[Part 5 in a series]
How can you tell if your children or your friends are being bullied when they won’t admit it?
Watch for these signs in others:
• Feeling anxious or upset about going to school or getting on the school bus
• Complaining of feeling sick—especially with headaches and stomachaches—before school
• Crying before school
• Being unusually quiet
• Avoiding certain people at school
• Having lower self-esteem than usual
• Showing a drop in grades
• Coming home from school with torn clothes
• Having unexplained bruises
• Saying they lost a personal item but not wanting to talk about how it happened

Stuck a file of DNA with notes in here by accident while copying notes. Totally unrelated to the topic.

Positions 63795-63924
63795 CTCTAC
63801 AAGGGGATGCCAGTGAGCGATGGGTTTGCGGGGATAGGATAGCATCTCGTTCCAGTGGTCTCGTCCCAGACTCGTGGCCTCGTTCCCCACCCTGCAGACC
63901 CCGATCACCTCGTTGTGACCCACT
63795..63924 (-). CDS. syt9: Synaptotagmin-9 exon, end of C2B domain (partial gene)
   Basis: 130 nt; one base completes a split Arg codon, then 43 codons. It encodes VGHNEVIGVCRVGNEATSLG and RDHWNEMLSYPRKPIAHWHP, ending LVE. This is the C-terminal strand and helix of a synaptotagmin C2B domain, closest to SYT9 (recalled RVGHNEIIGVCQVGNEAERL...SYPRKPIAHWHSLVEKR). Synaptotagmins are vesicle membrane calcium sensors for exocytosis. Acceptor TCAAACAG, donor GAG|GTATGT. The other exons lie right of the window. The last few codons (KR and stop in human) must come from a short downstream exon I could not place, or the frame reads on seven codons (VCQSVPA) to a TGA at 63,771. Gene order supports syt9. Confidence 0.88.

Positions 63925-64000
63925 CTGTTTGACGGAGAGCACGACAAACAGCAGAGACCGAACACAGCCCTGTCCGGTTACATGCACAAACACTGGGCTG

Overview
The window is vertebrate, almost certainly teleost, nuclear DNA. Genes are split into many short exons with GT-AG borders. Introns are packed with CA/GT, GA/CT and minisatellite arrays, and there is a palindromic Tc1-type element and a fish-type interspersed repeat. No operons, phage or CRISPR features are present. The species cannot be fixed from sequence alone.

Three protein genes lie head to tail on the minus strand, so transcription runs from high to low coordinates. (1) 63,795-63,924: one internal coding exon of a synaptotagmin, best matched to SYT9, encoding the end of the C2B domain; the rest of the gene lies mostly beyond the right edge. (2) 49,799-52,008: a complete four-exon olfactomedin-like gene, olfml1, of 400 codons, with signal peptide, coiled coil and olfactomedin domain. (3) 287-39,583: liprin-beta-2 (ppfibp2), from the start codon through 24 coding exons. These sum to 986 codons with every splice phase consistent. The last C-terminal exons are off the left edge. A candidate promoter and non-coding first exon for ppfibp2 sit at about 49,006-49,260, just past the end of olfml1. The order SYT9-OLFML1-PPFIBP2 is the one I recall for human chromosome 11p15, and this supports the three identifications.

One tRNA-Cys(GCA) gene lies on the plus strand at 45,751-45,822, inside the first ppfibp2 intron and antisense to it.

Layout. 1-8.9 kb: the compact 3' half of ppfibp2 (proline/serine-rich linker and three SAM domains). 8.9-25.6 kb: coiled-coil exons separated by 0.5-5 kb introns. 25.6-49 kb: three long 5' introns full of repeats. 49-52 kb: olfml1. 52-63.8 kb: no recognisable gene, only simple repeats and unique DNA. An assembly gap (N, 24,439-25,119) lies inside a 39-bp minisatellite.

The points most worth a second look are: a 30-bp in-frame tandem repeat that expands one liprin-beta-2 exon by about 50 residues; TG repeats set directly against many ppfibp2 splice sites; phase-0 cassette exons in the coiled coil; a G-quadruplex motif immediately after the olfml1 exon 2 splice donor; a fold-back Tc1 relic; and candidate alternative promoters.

• Not mentioning that a personal item has been broken
• Denying (with irritation) that anything’s bothering them
No matter how great a relationship you have with your children or friends, targets of bullying may be hesitant to reveal what’s going on. They may feel that admission makes them look weak, or they may believe the things others say about them and therefore don’t want to talk about it because they feel shame.
A low self-esteem is a prime give-away that something’s wrong at school.
If you suspect your children or friends are being bullied, be supportive. Tell them OFTEN:
• How much you care about them
• How important they are to you
• That they can tell you anything they’re experiencing at school without judgment
• That their peers are crazy if they don’t “get” them or don't think they’re the most terrific person in the world
• That they are perfect just the way they are
Ultimately, trust your instincts. Parents, if your gut tells you that you should intervene further, set up a meeting immediately with your children’s teacher, school counselor, or principal.